At a time when the U.S. Constitution has become the focal point of conversation and discussion across the nation, with an alarming amount of the discussion heatedly political, it's heartening to learn about the little-known competition among high school students across the country to create a deeper knowledge of the nation's founding document.
The program is called "We the People: The Citizen and the Constitution" with programs in all 50 states involving thousands of students in a national competition that culminates in the spring with national finals sponsored by the Center for Civic Education and conducted at the national conference center in Leesburg, VA.
The finals are designed to simulate a congressional hearing, presumably without the rancor that characterized the convention that adopted the constitution and that has been passed down through legislative bodies since then to the Congress of today.
I learned about the program from my granddaughter, Emma, then a senior at Portland's Franklin High School, a year before her mother, Oregon Supreme Court Justice Meagan Flynn, became part of an unusual lineup of coaches at Franklin.
That team of coaches this year includes, in addition to Meagan, fellow Supreme Court Justice Rives Kistler, as well as a retired Oregon appellate court judge.
Grant and Lincoln high schools in Portland have carved out roles as perennially among the top three high schools in the nation with Grant finishing first in the national competition last year and Lincoln third.
There's little likelihood that when Grant or Lincoln teams return with their national recognition there are celebrations to congratulate the winners, or that the parents at those schools even know much about the event. Anyone aware of the importance of informed citizens in creating forms of governance would find that disappointing.
But apparently among the students at Grant and Lincoln, the old story of "success breeds success" is at work.
"They are very selective in who they pick and they have developed a strong draw to students,' Meagan said.
Washington State high schools lag far behind the performance of their Oregon counterparts. Six Washington high schools are involved in the constitution competition.
They are: Eastlake Evergreen, Heritage, Orting, Overlake, Tahoma (Tahoma frequently winds high on the list of national honorable mentions)
Students from the six Washington State High Schools participate in the We the People State Competition on the Capitol Campus in Olympia each spring.
About 40 Franklin students gather each Monday evening with 15 to 20 coaches and the high school's advanced placement teacher to go over questions and discuss aspects of the constitution.
The questions they deal with would make interesting fodder at adult gatherings if the idea of discussing the constitution in other than the occasional irrelevant conversations about getting a new one occurred to them.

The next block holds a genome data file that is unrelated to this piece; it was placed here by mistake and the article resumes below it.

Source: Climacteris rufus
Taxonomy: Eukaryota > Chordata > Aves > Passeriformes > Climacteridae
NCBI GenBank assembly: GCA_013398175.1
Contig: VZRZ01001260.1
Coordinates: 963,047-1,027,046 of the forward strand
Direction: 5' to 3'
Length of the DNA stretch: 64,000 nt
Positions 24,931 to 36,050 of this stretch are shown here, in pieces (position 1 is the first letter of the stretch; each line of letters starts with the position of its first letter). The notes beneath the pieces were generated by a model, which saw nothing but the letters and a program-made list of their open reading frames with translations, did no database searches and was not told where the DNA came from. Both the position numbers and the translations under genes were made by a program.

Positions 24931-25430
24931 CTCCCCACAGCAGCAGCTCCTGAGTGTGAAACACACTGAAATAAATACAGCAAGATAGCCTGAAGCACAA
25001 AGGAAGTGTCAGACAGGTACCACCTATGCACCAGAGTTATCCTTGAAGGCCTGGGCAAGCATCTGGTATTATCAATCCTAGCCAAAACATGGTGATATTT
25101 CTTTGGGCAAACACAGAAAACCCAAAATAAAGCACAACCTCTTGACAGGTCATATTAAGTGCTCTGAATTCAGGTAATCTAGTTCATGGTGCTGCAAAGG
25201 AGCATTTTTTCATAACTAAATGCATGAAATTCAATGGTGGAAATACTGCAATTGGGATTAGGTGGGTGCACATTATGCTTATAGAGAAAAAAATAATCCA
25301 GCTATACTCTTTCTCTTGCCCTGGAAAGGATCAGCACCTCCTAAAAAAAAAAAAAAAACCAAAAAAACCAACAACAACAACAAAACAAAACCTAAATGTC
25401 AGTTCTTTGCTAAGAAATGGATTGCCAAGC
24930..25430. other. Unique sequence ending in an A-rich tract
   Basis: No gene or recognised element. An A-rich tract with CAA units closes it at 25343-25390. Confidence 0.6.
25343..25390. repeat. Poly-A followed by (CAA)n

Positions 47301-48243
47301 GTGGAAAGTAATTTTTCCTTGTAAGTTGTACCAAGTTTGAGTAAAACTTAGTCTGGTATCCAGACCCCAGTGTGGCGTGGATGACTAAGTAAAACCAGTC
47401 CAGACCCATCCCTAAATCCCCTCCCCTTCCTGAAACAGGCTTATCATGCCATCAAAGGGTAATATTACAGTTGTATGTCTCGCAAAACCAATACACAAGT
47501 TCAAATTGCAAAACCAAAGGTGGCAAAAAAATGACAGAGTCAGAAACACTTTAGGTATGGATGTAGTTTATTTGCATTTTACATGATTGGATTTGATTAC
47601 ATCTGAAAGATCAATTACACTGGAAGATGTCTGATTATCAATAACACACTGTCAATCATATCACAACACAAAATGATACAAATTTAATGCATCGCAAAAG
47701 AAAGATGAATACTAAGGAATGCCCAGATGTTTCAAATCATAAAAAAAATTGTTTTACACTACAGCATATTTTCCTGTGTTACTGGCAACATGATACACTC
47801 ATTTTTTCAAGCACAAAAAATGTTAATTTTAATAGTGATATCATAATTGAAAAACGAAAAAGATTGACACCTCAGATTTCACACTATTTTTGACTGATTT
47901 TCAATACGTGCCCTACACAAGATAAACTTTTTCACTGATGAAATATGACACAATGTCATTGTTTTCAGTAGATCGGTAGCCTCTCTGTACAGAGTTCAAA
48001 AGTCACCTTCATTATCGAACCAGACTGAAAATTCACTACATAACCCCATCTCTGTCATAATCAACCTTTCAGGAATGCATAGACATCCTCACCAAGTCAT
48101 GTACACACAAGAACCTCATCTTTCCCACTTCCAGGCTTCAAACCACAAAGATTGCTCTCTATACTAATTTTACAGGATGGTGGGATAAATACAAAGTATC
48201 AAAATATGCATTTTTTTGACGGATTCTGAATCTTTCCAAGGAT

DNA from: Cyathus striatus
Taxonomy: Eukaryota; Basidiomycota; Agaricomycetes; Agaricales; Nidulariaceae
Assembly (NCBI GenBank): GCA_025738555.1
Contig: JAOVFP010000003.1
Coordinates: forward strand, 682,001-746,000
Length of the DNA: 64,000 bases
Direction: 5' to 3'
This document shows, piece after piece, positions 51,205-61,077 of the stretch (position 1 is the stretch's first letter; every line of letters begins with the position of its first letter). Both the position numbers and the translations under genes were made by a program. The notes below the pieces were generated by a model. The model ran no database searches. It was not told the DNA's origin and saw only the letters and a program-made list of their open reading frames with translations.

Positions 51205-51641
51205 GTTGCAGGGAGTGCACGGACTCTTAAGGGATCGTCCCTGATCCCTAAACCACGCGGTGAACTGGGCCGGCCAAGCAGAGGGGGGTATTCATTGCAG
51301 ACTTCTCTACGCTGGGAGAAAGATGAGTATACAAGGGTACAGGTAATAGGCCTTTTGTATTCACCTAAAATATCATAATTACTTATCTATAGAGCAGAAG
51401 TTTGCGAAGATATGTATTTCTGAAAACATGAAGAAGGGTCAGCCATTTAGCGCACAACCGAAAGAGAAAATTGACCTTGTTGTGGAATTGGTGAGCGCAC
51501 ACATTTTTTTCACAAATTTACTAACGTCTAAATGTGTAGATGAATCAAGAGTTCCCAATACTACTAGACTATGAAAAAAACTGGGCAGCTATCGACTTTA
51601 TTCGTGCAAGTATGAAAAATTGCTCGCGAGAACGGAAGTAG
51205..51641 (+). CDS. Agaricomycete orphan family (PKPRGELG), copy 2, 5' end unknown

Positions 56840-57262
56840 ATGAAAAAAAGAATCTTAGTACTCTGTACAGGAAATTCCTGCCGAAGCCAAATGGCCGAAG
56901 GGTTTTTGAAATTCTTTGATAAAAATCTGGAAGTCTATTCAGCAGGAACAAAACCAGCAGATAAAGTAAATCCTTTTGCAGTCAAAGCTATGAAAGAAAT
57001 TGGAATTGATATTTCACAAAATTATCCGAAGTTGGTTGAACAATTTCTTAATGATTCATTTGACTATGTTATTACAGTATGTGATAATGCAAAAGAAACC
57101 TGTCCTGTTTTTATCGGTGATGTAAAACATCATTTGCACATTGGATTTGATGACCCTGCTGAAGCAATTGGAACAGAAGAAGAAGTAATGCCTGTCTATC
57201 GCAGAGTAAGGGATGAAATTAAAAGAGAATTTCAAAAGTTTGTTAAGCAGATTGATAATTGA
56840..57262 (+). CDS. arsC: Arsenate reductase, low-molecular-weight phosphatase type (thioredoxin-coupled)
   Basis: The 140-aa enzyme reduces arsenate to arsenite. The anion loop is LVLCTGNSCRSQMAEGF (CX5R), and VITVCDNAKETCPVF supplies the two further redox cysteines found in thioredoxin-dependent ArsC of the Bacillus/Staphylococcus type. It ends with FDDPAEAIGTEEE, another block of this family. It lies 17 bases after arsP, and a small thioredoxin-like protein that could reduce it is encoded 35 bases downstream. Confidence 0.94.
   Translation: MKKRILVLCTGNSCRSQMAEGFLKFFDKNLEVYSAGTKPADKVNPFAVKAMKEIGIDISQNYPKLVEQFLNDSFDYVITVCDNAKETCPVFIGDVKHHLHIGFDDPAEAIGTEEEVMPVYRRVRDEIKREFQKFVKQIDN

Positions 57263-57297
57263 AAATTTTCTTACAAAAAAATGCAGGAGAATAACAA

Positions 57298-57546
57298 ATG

As Meagan explained to me when I asked her how the evenings go, "We usually split into six individual units during the evening and help the kids work on their answers to the prepared questions or have them practice answering random questions about their topics. In the competition rounds, they give their prepared answer and then spend six minutes fielding any questions about the topic that the judging panel wants to ask. The questions are mostly along the lines of taking a position and defend your answer with specific examples, rather than closed-ended questions."
The questions the students deal with are compelling and hopefully could prompt some of their parents to gather and say "hey, let's have a discussion about this."
Three questions gleaned from a multi-page list that the students deal with attracted my attention:
- "How does the Constitution limit government power to protect individual rights while promoting the common good?"
- "what arguments can you make for and against giving each state the right to send the same number of members to the Senate?
- "If a law has been properly passed by the law-making branches of a democratic government, why should judges have the power to declare it unconstitutional? Do you agree or disagree with the position implied by this question? Why or why not?"
During the national finals, more than 1,200 students testify before a total of 72 judges, in panels of three. The judges are history, political science, law, and education professors, members of the legal community, and others with knowledge of the Constitution and Bill of Rights.
According to the Center for Civic Education, "Since the inception of the We the People program in 1987, more than 28 million students and 90,000 educators have participated in the program and more than 30,000 students have participated in the national finals."
I asked Meagan what she views as the value of the program.
"It makes good citizens," she said. "Students learn about the Constitution and how it relates to current events and they learn to take information and form an opinion, based on facts."
I think we should form an adult version of "We the people."